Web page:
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DNA and how does that relate to who I am?
January 17, 2017

DNA and how does that relate to who I am?

SOME DEFINITIONS of Culture (Taken from https://www.tamu.edu/faculty/choudhury/culture.html )

Culture refers to the cumulative deposit of knowledge, experience, beliefs, values, attitudes, meanings, hierarchies, religion, notions of time, roles, spatial relations, concepts of the universe, and material objects and possessions acquired by a group of people in the course of generations through individual and group striving.Culture is the systems of knowledge shared by a relatively large group of people.

Culture is communication, communication is culture.

Culture in its broadest sense is cultivated behavior; that is the totality of a person’s learned, accumulated experience which is socially transmitted, or more briefly, behavior through social learning.

A culture is a way of life of a group of people–the behaviors, beliefs, values, and symbols that they accept, generally without thinking about them, and that are passed along by communication and imitation from one generation to the next.

Culture is symbolic communication. Some of its symbols include a group’s skills, knowledge, attitudes, values, and motives. The meanings of the symbols are learned and deliberately perpetuated in a society through its institutions.

Culture consists of patterns, explicit and implicit, of and for behavior acquired and transmitted by symbols, constituting the distinctive achievement of human groups, including their embodiments in artifacts; the essential core of culture consists of traditional ideas and especially their attached values; culture systems may, on the one hand, be considered as products of action, on the other hand, as conditioning influences upon further action.

Culture is the sum of total of the learned behavior of a group of people that are generally considered to be the tradition of that people and are transmitted from generation to generation.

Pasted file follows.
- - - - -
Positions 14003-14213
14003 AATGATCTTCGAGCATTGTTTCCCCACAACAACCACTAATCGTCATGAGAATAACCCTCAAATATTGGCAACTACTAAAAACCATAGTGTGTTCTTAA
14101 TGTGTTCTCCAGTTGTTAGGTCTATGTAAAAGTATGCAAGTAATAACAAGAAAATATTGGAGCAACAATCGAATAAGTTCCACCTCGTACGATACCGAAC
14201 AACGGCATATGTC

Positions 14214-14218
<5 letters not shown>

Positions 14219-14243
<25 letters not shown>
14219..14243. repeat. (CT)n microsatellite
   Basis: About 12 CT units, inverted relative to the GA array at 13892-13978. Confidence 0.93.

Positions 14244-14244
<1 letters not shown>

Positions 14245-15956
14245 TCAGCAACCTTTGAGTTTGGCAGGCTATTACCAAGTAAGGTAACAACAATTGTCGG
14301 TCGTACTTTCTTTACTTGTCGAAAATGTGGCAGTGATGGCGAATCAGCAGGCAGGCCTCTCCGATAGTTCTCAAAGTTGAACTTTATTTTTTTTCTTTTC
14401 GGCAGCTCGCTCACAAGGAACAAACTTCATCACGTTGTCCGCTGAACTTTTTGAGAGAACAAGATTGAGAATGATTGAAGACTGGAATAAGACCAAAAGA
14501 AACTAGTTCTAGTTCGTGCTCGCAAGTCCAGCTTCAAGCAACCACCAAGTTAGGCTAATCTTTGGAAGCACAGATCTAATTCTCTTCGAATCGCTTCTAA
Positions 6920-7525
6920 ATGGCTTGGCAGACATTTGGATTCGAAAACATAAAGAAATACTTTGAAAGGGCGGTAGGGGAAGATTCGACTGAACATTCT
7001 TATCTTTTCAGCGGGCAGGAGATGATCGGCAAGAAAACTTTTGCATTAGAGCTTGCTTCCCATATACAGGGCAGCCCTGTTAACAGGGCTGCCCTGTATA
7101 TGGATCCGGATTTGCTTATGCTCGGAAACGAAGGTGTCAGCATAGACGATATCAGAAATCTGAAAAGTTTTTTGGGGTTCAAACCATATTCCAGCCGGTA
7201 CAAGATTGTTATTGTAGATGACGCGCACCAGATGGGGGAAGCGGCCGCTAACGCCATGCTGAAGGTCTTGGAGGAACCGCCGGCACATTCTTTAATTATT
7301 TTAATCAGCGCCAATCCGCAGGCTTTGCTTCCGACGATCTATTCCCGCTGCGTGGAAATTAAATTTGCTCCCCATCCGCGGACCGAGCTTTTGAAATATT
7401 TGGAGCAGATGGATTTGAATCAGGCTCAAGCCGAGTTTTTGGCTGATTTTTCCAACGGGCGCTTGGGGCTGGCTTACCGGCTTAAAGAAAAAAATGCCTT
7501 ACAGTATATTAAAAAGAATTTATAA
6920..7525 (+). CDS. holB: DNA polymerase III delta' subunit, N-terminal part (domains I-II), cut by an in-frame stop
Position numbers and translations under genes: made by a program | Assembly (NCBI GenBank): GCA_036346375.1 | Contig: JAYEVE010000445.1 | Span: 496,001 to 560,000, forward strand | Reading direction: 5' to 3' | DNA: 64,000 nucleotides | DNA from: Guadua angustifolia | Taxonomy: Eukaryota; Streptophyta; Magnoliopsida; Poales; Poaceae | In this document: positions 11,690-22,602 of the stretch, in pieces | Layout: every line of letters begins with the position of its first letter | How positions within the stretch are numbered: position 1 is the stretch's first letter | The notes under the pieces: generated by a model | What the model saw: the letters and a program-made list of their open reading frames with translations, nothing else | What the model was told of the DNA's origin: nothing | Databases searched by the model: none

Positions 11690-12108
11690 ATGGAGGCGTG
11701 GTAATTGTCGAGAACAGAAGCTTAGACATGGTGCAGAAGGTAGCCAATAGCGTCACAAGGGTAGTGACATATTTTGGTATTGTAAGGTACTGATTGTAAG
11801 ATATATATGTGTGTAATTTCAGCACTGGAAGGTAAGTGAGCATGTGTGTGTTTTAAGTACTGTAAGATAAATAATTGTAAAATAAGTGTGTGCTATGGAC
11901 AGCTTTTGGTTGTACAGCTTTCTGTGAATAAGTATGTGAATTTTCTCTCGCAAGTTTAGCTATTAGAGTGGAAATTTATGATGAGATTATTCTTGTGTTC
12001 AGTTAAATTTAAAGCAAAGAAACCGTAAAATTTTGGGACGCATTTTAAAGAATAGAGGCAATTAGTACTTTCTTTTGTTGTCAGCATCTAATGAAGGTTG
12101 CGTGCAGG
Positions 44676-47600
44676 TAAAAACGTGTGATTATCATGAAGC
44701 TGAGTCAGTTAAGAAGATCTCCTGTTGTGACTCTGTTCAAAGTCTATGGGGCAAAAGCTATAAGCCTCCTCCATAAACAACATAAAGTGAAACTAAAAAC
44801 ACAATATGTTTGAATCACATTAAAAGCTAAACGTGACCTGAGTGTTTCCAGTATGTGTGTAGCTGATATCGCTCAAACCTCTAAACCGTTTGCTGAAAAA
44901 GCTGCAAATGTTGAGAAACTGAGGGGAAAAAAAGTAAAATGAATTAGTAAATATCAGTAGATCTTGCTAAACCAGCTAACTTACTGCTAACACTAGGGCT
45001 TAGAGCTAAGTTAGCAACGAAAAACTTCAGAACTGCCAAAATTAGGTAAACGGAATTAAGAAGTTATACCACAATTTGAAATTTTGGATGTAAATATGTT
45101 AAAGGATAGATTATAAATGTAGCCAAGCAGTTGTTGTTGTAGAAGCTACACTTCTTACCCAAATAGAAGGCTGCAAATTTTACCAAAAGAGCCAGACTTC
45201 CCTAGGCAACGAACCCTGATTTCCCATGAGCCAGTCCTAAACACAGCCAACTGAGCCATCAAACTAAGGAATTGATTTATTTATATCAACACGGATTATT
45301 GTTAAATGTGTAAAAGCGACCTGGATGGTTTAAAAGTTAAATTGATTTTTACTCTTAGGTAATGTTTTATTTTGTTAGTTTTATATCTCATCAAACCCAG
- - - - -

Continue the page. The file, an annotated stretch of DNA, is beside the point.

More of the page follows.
Culture is a collective programming of the mind that distinguishes the members of one group or category of people from another.

I recently launched on a journey to know more about my heritage and cultural roots. 15 years ago I would not have given it much thought, but as the matriarchs of my family are getting older and their memories are fading, I wanted to make sure my children have some sense of who they are and where they come from. I should also say, my kids kept having these school family tree and I did not have enough answers. So, I have been asking questions and listening to the stories of the past. I have reached out to cousins and done a few web searches about my family. A friend of mine encouraged me to look into Ancestry DNA. I thought why not. It would give me scientific verification of what my parents told me and also help me to fill in the blanks at the point where the stories stopped. So I ordered the kit during the holidays; spit in the tube that I got in the mail; and waited eight weeks to see what my results said.

What I expected

Maybe expected is not the right word, but this is kind of what I hoped for:

44%        European

44%        African

9%          Native American

3%          Asian